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January 3, 2011

Is this a 2011 trend? #2 -- more grilled cheese all the time

I received an email from Cafe XS telling me about a "re-fresh" to their menu. What caught my eye? The "all new grilled cheeses, with a selection of cheeses and breads." I took a look, and it looks inviting The basic $4.25 sandwich starts with a choice of one or two cheeses.

Bread choices are sourdough, challah, rye, white, and wheat; the cheeses are American, white cheddar, smoked Gouda, Swiss, pepper jack, pepperoni cheddar or provolone. Add-ons include avocado, bacon, turkey, chicken, and ham.

Of course grilled cheese is nothing new. There is even that new Grilled Cheese & Co. in Catonsville. Corks in Federal Hill has a chic selection of grilled cheese sandwiches on its dinner menu.

But are there are other places that package grilled cheese into its own cute little menu section? Should we expect more customer-friendly gestures like this?

Here from the D@L archives, is a Top 10 list of grilled cheese sandwiches

 

Posted by Richard Gorelick at 5:12 PM | | Comments (10)
        

Comments

I am wondering--just how hard do people think it is to make an excellent grilled cheese sandwich at home?

Stupid. An 8 year can make an excellent grilled cheese, if such a thing exists. More infantilizing of America.

I hate to get all elitist up in here, but it's a "trend" only in the manner of Baltimore being late to things - I recall gourmet grilled cheeses being a thing a few years back when Le Fooding made its way to American shores.

I think this is an incredibly silly trend. Don't get me wrong -- I love cheese, and given the chance will go bonkers at the cheese counters at Wegman's or Whole Foods, spending way more than I can afford it on exotic fromage.

But grilled cheese is Wonder bread and Kraft singles, buttered on both sides and smushed flat with a spatula in a cast iron skillet, preferably served with tomato soup. It's the ultimate comfort food. Dressing it up is just silly.

It was hard to type in the dark ...

I have a prediction for trend/fad of 2011. When this comes true, you will elect me King and bestow all sorts of excellent cheeses upon me.

Gourmet lollipops. Lollipops. Stupid and infantile. Literally infantile, perhaps infantine, as there is sucking and teething.

When you start raving about the duck fat lollipop at one of the usual suspects, I will expect baskets of cheeses and hugs. I particularly like reblochon, but all of them are good.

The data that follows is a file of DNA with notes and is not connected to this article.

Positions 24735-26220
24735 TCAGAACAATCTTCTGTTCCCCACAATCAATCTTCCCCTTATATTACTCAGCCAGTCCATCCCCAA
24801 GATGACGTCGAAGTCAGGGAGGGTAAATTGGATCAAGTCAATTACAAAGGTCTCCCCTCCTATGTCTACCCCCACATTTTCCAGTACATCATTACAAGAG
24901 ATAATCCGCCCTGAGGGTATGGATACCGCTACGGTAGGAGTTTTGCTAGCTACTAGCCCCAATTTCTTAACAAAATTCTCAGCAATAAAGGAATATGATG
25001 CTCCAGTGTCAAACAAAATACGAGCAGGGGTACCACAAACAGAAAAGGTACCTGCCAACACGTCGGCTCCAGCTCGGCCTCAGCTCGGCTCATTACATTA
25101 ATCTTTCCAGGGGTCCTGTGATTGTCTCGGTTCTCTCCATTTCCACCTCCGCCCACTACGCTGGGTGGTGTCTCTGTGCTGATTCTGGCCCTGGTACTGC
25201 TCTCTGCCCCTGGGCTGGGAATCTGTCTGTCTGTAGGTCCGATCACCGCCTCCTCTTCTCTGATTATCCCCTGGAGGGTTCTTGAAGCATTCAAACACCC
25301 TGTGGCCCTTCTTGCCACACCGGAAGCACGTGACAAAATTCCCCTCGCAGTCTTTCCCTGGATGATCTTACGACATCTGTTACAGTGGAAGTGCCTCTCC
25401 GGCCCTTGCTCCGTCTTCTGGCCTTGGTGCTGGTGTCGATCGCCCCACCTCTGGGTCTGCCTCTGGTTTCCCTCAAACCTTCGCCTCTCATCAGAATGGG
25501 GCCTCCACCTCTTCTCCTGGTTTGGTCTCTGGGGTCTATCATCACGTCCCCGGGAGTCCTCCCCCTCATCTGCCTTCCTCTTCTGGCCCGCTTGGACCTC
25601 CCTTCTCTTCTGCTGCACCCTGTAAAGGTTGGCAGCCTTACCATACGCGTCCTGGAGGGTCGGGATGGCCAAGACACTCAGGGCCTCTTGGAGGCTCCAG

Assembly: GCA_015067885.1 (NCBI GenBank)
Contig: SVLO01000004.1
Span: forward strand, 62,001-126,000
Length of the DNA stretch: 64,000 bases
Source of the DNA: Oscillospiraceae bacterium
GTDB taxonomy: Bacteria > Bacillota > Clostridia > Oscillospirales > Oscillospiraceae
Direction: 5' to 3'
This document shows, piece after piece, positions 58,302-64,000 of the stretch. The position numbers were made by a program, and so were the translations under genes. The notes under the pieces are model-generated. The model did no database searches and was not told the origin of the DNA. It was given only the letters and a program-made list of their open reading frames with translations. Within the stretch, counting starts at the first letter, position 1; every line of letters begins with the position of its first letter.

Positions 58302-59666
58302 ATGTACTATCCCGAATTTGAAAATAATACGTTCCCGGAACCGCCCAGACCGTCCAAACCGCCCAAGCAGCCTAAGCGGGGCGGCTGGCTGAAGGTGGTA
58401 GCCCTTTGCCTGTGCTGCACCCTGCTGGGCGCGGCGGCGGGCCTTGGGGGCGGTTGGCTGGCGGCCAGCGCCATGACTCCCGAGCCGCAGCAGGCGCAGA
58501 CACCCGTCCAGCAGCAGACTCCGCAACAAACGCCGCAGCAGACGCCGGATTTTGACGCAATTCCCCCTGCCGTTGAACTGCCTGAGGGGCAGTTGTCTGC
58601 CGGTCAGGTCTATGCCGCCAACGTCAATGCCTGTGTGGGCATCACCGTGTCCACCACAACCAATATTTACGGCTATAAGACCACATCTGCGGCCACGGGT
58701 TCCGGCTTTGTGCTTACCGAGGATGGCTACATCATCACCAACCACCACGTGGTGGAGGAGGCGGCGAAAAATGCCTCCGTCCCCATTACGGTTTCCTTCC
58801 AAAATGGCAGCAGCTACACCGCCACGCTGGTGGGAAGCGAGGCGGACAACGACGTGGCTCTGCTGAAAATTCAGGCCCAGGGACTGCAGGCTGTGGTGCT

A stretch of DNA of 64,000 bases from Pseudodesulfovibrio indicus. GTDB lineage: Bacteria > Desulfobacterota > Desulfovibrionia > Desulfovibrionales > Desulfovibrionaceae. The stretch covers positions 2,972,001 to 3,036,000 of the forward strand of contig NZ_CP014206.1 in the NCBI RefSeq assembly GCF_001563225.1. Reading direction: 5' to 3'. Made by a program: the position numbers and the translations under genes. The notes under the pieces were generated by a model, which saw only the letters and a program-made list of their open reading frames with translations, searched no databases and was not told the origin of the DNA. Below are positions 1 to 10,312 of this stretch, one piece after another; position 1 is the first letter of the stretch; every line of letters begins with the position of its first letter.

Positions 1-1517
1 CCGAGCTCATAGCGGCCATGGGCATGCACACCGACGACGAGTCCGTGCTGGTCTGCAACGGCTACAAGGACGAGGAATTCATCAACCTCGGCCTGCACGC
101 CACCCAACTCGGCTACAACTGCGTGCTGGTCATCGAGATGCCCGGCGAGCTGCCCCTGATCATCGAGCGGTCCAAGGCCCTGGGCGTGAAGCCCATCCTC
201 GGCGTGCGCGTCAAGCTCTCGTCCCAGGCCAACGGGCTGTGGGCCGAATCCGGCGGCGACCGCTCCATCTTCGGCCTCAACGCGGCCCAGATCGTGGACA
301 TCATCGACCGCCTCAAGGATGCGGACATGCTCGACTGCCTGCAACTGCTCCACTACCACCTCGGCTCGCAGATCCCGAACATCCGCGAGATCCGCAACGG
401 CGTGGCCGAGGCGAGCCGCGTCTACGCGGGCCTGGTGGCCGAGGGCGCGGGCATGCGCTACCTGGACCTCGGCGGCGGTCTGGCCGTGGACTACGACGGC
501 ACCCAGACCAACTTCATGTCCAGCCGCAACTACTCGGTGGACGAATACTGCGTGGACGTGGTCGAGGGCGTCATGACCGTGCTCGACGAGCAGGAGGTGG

Duck. Fat. Lollipop.

The perfect comfort food: grilled cheese and a spanking.

Muggsy's in Federal Hill do a Wine'd Down Wednesday with a Build your own Grilled Cheese instead of the typical Wine and Cheese Plate. There is a new chef in the kitchen- check out their twitter for more info.

Can't wait for the Hot Pocket Rocket to Uranus to open in Hampden, hon. Hot Pocket!

I'm with Jon Parker. Ordinary bread, Kraft singles, butter and voila -- you have a taste treat. The question is why. What is it about the Kraft slices that makes them taste like mucilage until toasted between two slices of cheap white bread -- and then turn so delicious?

I love this trend. Sure, anyone can make a grilled cheese at home, but sometimes when I am out enjoying drinks with friends, I happen to be in the mood for some cheesy- bready-gooey-goodness. Mount Washington Tavern has had three offerings on the menu for some time that they call Artisan Grilled Cheese. One place that I think could really use this on their menu is 13.5% wine bar. I could certainly see a tapas plate of three artisan grilled cheese sandwiches, say… caprese, manchego/serrano ham, quince paste/brie) going over well with the wine crowd. Hint, hint…

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About this blog

You are reading the archives. For updated blog posts about the Maryland food scene, see Richard Gorelick's new Baltimore Diner blog.
Richard Gorelick was appointed The Baltimore Sun's restaurant critic in September 2010. Before joining the paper staff fulltime, he contributed freelance criticism and features articles about food to area and regional publications. Along the way, he dispatched for short-distance trucking companies, shilled for cultural non-profits, and assisted in cognitive neurology research – never the subject, always the control.

He takes restaurants seriously but not himself, and his favorite restaurant is the one you love, too.
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